MenTeach: There is much discussion about men teachers being male role models. It’s important to keep in mind that the idea of what “maleness” is – is constantly changing. Here is an excerpt from “Asking the Right Questions about Baltimore’s African-American Underclass Men and Boys” by Jack Kammer
COMMONLY ACCEPTED OBJECTS AND ACTIVITIES THAT ONCE WERE THOUGHT UNMANLY
In American football, the forward pass was invented precisely because the original running game of football, with its infamous flying wedge, was getting too rough and dangerous. The forward pass was intended to make the game safer but some “purists” derided it as “unmanly.”
- “Football History Was Made Here at SLU,” St. Louis University www.slu.edu/publications/gc/v6-6/news_24.shtml
Though some American football fans thought the forward pass would ruin the game, “public interest in football soared. A game that had been predicated to a great extent on brute strength became a game of position, balance, speed, mobility and leverage. It still paid to be strong, but now you had to be more than strong.”
- “131 Years of Princeton Football,” Princeton University www.princeton.edu/football/history.htm
- Telleen, Maurice. “75 Years Ago: Late Autumn/Early Winter 1926.” The Draft Horse Journal (Winter 2000-2001)
When the helmet first showed up on football fields, Pudge Heffelfinger, Yale’s three-time All American from 1889-1891 said, “None of that sissy stuff for me.”
- Stewart, Bruce K. (Nov/Dec 1995). “American Football.” American History, Vol. 30 Issue 5, p. 24.
In 1611 Thomas Coryat, an Englishman, saw forks being used in Italy. When he brought them back to England, he was widely ridiculed for feminine airs.
- California Academy of Sciences www.calacademy.org/research/anthropology/utensil/forks.htm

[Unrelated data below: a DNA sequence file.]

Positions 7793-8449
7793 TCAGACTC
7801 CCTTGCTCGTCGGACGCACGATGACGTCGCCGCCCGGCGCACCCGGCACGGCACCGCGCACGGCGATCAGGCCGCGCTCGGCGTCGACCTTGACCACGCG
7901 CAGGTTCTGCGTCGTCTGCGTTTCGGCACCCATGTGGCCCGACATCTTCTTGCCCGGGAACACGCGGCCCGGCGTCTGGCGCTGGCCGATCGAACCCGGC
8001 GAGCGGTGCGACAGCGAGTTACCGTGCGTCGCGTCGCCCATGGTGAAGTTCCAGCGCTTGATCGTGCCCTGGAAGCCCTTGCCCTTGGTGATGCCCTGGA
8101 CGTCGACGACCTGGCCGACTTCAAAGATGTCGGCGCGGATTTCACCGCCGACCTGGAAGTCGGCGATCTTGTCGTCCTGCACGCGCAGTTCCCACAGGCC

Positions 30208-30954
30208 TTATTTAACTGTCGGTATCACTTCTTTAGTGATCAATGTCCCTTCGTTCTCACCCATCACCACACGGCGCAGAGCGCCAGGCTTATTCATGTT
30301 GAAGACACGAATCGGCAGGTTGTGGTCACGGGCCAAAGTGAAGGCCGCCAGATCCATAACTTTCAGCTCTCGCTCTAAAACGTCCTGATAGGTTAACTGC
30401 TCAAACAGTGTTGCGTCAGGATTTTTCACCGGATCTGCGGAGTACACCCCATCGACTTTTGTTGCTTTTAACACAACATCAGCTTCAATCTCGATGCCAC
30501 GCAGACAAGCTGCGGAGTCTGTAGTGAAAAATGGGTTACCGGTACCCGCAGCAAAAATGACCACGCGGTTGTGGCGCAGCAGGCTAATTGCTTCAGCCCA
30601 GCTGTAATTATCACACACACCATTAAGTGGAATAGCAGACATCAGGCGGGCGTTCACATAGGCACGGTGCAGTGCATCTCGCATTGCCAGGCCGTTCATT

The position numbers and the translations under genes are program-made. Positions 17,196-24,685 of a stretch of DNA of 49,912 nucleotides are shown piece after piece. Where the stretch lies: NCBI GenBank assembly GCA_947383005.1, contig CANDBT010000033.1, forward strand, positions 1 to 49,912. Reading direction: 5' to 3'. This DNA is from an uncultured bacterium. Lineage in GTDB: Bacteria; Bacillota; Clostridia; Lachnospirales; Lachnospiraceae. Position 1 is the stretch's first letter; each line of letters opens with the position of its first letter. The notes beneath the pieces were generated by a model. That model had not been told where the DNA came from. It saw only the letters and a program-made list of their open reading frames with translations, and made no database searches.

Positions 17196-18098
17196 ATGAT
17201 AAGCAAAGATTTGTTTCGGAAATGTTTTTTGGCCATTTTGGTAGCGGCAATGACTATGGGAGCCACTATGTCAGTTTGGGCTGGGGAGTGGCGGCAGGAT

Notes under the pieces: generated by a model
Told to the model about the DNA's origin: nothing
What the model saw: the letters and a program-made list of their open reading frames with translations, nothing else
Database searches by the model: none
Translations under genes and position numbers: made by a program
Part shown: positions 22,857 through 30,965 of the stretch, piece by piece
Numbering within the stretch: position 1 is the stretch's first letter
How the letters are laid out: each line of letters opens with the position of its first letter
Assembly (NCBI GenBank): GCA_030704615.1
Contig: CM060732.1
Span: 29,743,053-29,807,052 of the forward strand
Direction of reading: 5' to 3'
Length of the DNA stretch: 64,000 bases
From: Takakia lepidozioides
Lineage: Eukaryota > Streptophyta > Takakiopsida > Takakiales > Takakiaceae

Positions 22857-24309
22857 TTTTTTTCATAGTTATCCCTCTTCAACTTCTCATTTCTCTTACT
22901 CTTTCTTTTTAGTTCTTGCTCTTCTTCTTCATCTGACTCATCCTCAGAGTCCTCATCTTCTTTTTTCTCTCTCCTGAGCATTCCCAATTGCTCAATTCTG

- Ludwig von Mises Institute www.mises.org/efandi/ch5.asp
Frederick William, an 18th-century Prussian king and father of Frederick the Great, beat his son for wearing gloves in cold weather because it was “an effeminate behavior, worthy only of a Frenchman.”
- Derksen, Mary Lou. “Frederick the Great (1712-1786)” www.suite101.com/article.cfm/childhoods_famous_people/22805
Wristwatches at first were considered effeminate because “real men” carried pocket watches. When World War I fighter pilots adopted them for tactical reasons, they became acceptably masculine.
- Brink, Bob (May 2000). “The Art and History of Collectible Watches,” Palm Beach Illustrated Magazine, May 2000.
In ancient Greece, using hot water was considered effeminate; a man’s bath typically was a quick bucket of cold water dumped on his head.
- “The History of Plumbing” www.theplumber.com/greek.html
Up through the Civil War, cigarettes were considered unmanly because men smoked only pipes and cigars.
- The History Channel. “Empires of Industry Classroom Study Guide” www.historychannel.com/classroom/admin/study_guide/archives/thc_guide.0092.html
- “Tips for Tobacco Users” [for Civil War Re- enactors] www.shasta.com/suesgoodco/newcivilians/advice/tobacco.htm
Soap and clean underwear
- Arkansas State University www.clt.astate.edu/rcarlton/PCH09.htm
- Milwaukee Journal-Sentinel Online www.jsonline.com/news/glimpse/glimpseadd6.asp
- Grow, Malcolm C. (1918). Surgeon Grow: An American in the Russian Fighting. New York: Frederick A. Stokes. www.vlib.us/medical/russdoc/Rdoc05.htm
- Eason, James. University of Chicago class notes penelope.uchicago.edu/ross/ross216.html
Open collars revealing the chest
- Hurstwic, a living history society in New England